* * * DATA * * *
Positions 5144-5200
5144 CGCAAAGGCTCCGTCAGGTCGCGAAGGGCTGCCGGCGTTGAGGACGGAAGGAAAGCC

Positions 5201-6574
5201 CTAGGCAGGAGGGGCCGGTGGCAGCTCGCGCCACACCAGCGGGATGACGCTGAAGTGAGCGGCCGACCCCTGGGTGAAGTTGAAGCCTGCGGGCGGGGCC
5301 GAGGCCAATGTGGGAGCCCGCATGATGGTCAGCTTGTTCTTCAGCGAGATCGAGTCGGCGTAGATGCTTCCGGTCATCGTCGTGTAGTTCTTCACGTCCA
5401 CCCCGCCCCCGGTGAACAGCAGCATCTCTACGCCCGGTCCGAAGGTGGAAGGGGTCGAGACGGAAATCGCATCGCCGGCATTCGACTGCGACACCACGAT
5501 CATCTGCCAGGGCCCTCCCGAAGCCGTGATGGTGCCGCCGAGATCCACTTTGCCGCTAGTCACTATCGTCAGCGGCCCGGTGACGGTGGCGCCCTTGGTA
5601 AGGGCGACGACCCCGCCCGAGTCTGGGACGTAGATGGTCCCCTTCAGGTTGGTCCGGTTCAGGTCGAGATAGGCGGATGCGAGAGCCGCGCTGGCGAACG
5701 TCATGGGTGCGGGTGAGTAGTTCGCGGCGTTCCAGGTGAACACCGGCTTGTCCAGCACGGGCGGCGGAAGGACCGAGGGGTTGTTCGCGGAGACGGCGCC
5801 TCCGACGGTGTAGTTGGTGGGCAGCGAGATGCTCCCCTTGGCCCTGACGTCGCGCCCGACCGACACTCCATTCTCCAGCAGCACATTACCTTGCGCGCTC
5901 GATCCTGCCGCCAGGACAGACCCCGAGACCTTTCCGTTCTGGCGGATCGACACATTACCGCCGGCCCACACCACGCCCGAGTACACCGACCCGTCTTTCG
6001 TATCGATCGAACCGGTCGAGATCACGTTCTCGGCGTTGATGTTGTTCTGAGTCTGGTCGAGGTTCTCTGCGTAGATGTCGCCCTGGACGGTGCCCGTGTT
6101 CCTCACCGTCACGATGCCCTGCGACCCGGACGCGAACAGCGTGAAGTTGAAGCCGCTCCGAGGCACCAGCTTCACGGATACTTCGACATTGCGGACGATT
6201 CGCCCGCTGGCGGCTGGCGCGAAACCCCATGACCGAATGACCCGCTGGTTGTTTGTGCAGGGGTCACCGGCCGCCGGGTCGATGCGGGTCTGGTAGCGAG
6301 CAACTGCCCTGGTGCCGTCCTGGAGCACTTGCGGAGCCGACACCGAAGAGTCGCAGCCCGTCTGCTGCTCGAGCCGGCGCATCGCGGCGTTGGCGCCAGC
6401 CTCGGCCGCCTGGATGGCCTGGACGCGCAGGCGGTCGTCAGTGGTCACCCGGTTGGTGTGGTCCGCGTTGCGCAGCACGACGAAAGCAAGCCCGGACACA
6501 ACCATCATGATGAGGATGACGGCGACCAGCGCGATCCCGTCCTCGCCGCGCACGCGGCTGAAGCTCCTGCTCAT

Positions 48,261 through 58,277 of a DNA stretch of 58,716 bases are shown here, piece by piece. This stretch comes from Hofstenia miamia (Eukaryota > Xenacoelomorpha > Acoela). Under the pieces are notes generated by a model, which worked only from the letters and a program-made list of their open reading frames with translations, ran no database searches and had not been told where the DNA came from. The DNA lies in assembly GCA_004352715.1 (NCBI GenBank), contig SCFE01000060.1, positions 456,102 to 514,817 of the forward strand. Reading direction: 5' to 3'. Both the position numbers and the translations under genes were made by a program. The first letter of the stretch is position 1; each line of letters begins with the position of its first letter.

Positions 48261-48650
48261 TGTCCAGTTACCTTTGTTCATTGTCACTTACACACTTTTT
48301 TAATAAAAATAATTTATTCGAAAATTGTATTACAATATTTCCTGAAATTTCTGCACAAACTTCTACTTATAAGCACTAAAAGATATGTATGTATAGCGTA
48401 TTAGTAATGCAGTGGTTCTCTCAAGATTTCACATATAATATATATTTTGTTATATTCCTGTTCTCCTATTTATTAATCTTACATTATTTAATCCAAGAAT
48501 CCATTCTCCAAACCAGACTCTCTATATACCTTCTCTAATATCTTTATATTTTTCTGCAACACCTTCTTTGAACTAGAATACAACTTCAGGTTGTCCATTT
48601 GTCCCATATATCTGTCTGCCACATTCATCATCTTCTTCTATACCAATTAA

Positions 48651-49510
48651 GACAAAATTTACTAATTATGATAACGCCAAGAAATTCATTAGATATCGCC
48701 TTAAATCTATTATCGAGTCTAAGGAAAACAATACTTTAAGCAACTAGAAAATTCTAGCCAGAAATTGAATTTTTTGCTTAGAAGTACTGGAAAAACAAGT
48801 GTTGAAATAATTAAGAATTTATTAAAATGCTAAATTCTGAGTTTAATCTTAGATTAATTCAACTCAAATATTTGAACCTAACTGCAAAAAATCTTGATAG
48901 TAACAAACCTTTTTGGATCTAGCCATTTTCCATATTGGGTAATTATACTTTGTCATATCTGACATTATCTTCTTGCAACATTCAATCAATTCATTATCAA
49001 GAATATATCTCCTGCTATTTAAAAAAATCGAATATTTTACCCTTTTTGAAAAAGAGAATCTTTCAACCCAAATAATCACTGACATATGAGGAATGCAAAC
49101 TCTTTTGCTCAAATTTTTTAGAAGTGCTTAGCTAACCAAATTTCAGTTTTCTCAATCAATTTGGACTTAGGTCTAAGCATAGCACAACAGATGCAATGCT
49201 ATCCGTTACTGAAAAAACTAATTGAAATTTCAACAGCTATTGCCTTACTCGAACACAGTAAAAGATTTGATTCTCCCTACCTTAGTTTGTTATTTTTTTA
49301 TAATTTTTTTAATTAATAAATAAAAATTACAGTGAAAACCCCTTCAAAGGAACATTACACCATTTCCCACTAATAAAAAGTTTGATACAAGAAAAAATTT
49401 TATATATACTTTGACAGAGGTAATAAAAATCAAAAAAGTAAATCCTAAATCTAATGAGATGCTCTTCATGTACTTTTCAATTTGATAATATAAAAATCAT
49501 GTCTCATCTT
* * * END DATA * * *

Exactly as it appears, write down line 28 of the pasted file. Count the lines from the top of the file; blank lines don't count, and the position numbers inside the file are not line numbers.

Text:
48801 GTTGAAATAATTAAGAATTTATTAAAATGCTAAATTCTGAGTTTAATCTTAGATTAATTCAACTCAAATATTTGAACCTAACTGCAAAAAATCTTGATAG